How to Harvest Onions & Garlic

By , September 6, 2009
How to Harvest Onions & Garlic

The onions have finished curing, and are ready for storage in the fridge.

I love growing my own onions and garlic. They’re such easy crops, and they store really well in the fridge. During the summer, I’m always overwhelmed with produce that must be eaten NOW, so when I harvest these crops, I’m always grateful for their long storage capabilities!

Onion & Garlic Harvesting 101:

When the leaves (“tops”) have mostly died back (turned mostly brown…no longer green and growing…though there may still be some green in a few of the leaves), pull or dig the onions or garlic out of the garden. (Click here to find out exactly when to harvest your garlic.)

Thoroughly wash off any clinging soil.

Put your harvest into baskets in one layer — so that air can circulate around them — and leave them in a shed, garage, or on a covered porch for 2-3 weeks. Make sure neither water nor animals can get to them. After 2-3 weeks, cut off the dead leaves and inspect each onion for softness or mold. Expect to lose about 10-20% of your harvest to softness or mold. Transfer the rest into a bag in the fridge (or wherever you store your onions & garlic).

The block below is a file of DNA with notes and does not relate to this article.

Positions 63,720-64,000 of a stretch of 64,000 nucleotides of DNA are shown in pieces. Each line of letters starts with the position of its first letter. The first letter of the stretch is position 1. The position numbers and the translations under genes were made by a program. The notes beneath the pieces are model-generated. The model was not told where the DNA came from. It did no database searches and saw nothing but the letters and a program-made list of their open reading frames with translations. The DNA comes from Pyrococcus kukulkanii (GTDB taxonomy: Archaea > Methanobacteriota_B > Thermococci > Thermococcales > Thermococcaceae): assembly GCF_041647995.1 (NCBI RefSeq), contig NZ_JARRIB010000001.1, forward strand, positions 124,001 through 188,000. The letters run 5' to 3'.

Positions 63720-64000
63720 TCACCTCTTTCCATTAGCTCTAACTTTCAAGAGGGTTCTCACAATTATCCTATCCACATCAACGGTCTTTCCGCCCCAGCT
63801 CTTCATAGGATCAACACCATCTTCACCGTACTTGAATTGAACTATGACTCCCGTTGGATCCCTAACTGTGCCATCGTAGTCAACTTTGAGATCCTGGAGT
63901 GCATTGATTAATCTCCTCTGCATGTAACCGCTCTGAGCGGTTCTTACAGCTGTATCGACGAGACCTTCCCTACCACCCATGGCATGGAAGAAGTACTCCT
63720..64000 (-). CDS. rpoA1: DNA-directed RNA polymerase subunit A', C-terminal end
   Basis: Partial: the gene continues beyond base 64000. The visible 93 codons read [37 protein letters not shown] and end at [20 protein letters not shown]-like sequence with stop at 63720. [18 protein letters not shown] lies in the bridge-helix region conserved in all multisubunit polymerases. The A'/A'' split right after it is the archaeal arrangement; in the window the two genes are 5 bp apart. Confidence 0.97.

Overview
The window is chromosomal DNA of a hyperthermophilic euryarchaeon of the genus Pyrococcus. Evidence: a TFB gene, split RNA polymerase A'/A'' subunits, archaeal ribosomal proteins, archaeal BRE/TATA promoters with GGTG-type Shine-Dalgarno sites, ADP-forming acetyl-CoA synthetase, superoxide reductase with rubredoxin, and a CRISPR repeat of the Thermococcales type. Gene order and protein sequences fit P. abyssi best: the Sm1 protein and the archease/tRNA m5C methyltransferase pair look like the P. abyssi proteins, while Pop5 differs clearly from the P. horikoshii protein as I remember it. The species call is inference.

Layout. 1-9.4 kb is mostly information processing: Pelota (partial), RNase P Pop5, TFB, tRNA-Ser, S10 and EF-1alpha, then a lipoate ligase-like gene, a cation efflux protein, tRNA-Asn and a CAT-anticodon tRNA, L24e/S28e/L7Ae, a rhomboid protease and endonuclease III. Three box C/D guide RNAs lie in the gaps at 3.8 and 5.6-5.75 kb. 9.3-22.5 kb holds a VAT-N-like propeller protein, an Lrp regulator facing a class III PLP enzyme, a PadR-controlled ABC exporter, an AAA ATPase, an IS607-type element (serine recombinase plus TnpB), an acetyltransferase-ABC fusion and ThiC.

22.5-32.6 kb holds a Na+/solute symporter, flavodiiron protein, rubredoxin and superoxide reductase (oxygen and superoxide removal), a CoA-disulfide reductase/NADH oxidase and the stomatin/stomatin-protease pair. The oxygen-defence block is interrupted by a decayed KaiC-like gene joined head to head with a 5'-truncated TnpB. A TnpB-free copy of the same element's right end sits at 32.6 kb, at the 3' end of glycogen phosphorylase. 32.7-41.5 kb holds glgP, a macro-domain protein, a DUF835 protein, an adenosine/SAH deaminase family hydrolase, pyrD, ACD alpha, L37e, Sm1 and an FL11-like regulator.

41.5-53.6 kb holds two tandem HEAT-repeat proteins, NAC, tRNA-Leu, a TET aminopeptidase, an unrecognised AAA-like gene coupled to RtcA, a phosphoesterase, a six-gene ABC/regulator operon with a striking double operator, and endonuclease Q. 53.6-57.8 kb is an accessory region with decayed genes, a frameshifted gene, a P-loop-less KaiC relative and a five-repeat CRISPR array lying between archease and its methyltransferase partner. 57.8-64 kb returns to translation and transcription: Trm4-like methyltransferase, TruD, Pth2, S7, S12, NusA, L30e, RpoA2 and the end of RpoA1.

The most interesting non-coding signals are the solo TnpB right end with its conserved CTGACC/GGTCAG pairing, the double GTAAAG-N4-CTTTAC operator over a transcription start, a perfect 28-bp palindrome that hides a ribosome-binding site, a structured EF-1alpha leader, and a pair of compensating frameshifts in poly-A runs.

Harvest garlic & onions when tops have mostly turned brown

Harvest garlic & onions when tops have mostly turned brown. Put them into baskets in one layer (unlike the picture above!) and leave in a sheltered, outdoor place for 2-3 weeks to "cure."

2 Responses to “How to Harvest Onions & Garlic”

  1. mary says:

    We’ve grown onions the past two years and both times they never bulb up good. We use them more like spring onions, which is fine for what it is, but there is obviously something we aren’t doing right. What’s the trick to your beautiful onions?

  2. Lindsey says:

    Hi Mary!
    Gosh, I’m not sure I have a trick. I guess I have luck! One thing I’ve heard is that onions are heavy feeders, but I just fertilize them along with everything else. Though, I do make sure they get an extra-good soaking with the Neptune’s Harvest Fish & Seaweed emulsion that I use. Plus, just amending the soil each spring with compost and various organic soil enhancements does wonders for the garden (even more than just fertilizer). Also, I get day-neutral onions (I buy the onion sets…I don’t bother with actual seed), which means they should bulb up no matter which part of the country you live in (and therefore how much daylight you’re getting).

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